New Straitsville Memorial Association

veteran memorial

The Veterans Monument


Dedication day as reported in, 


 Community Life Quarterly

John Winnenberg

Fall 1997

An overcast Saturday morning, September 20 in downtown New Straitsville provided an appropriate setting for reflection for the over 300 persons who gathered at the corner of Clark and Main Streets for the dedication of New Straitsville and Coal Township's first ever veteran's memorial monument. Although the accomplishment of erecting the impressive granite memorial was cause for joyous celebration, the tone was somber in remembrance of the men and women who sacrificed their lives for the freedom that Americans enjoy today.

America. This is what this day is about, I realized after the emotion of the program began to take hold. This is what my father and countless others had fought for in World War II. What a patch work quilt this country is, I thought as I often was distracted by the vehicles and their passengers passing through the ceremony on St. Rt. 216. As I watched from my vantage point in the crowd across the street from the monument I saw tourists in late model luxury cars follow struggling families in mufflerless transport. These images, mixed with the dedication program, drew my thoughts to this country's remarkable story. How seldom I reflect upon being an American.

The day began with a calm but emotion filled invocation by village native Father Don Maroon and an equally stirring welcome by his brother Joe Maroon who spearheaded the effort to build the memorial. The tone was set. Next up, County Prosecuting Attorney Joe Flautt congratulated the group for their accomplishment, admitting his doubts about the memorial's feasibility when Maroon first contacted him to help with the legal needs of the project.

Presentation of flags preceded the unveiling of the monument. Tim Dunk1e presented an American flag for the center pole on the monument to Fred Devol, the village's oldest living veteran in honor of his deceased father Warren Dunkle, a World War II vet. Postmaster Linda Paker, presented another American flag for the large village pole at the intersection to Roger Gill in memory of his deceased father Gene Gill, also a veteran. Diane and Carol Dodson of Aardvark Productions presented a P.O.W./M.I.A. flag to veteran Paul "Boulis" Hatem and State Representative Larry Householder presented an Ohio flag to Viet Nam veteran Dave Beattie.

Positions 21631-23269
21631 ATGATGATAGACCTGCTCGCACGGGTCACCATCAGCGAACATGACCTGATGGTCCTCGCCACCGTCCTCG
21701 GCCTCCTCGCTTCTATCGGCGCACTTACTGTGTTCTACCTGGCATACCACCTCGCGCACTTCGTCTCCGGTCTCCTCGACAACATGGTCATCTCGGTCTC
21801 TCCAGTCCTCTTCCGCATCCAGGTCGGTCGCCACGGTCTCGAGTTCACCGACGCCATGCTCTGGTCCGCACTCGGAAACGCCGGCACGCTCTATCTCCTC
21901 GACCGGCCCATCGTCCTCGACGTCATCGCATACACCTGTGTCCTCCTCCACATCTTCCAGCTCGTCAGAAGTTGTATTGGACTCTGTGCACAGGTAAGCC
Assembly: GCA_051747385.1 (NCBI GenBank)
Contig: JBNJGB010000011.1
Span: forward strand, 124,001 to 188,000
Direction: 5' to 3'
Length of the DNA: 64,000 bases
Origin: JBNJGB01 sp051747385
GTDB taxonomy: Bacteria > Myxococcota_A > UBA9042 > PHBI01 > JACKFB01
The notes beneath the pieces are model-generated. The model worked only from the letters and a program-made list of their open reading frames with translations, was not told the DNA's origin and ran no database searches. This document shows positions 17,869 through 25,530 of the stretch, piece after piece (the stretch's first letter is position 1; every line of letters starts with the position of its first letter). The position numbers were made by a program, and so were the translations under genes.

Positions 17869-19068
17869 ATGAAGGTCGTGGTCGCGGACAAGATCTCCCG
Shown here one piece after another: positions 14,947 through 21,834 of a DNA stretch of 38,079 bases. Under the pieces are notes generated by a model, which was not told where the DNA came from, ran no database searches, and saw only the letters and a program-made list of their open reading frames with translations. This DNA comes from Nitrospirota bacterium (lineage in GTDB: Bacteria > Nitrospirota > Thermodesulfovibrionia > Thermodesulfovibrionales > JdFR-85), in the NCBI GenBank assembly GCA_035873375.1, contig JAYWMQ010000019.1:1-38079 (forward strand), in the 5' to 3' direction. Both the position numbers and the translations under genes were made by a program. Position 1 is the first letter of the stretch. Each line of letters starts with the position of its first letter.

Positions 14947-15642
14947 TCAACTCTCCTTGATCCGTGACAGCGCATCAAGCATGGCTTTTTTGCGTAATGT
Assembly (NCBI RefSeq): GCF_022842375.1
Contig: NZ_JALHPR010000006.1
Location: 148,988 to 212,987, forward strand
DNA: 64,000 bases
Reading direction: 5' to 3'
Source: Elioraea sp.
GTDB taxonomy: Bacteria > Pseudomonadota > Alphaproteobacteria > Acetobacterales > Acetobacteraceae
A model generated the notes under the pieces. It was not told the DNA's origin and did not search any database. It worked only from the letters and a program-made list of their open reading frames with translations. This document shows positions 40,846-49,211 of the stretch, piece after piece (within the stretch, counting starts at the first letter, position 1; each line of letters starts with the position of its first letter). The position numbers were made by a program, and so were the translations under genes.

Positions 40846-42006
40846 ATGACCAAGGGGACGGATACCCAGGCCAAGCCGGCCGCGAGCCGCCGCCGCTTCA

The monument was then dedicated by Mayor Stanley Wilt, a veteran himself. It was unveiled by members of the New Straitsville Memorial Association: Connie Dunkle, Georgia Nixon, Wallene Williams, Kathy Gill and Joe Maroon, who later said that his mother, Memorial Association member Rose Maroon who died this summer, was also there with them in spirit at the unveiling. Then the crystal clear voice of Martha Norris sent chills through my and 300 plus other people's spines by singing the Star Spangled Banner in a stirring fashion as the monument's flags were raised by Devol, Gill, Hatem and Beattie. A 21 gun salute by the Green Beret Guard of Logan DAV/VFW added to the somberness of the event as did the leading of the Pledge of Allegiance by members of the New Lexington American Legion. Village native and Veterans Administration official Art Sprankle read the Veterans prayer and the Rev. Joe Blosser addressed the crowd. And then, as if by magic, traffic disappeared on Rt. 216 providing a poignant silence as taps were played by veteran and former resident Bill Lanning and then echoed from behind the Methodist Church by trumpeter Connie Colvin. Memorial Committee leader Maroon closed the day by telling the crowd how the project was an expression of love, not just for veterans, but for the community.

It was impossible not to be touched by this ceremony. There were so many images that told the story. Several elderly people near me in the crowd were crying as taps were played. I knew their memories of war and loss were far more personal than my own. I watched World War II veteran Boulis Hatem, whose Lebanese ancestors came to this country and settled in New Straitsville, salute the flag in full uniform as it was raised by the spirited Fred Devol. Seeing friend Tim Dunkle stand proudly as the flags were raised, knowing how many times his father Warren had raised American flags on the streets of the village before his death was yet another vivid reminder of the importance of this act. "All gave some, some gave all," the words inscribed on the left panel monument captured the mood. A time for respect, memories, and reflection.

At the Lions Club building after the ceremony the mood turned festive as old friends greeted one another, reminisced and gave praise to the Memorial Association members for their hard work. 100 plus persons who came to the free public luncheon after the ceremony were greeted by a huge table of "carried in" food-further evidence of the capacity the New Straitsville Memorial committee to organize such a project.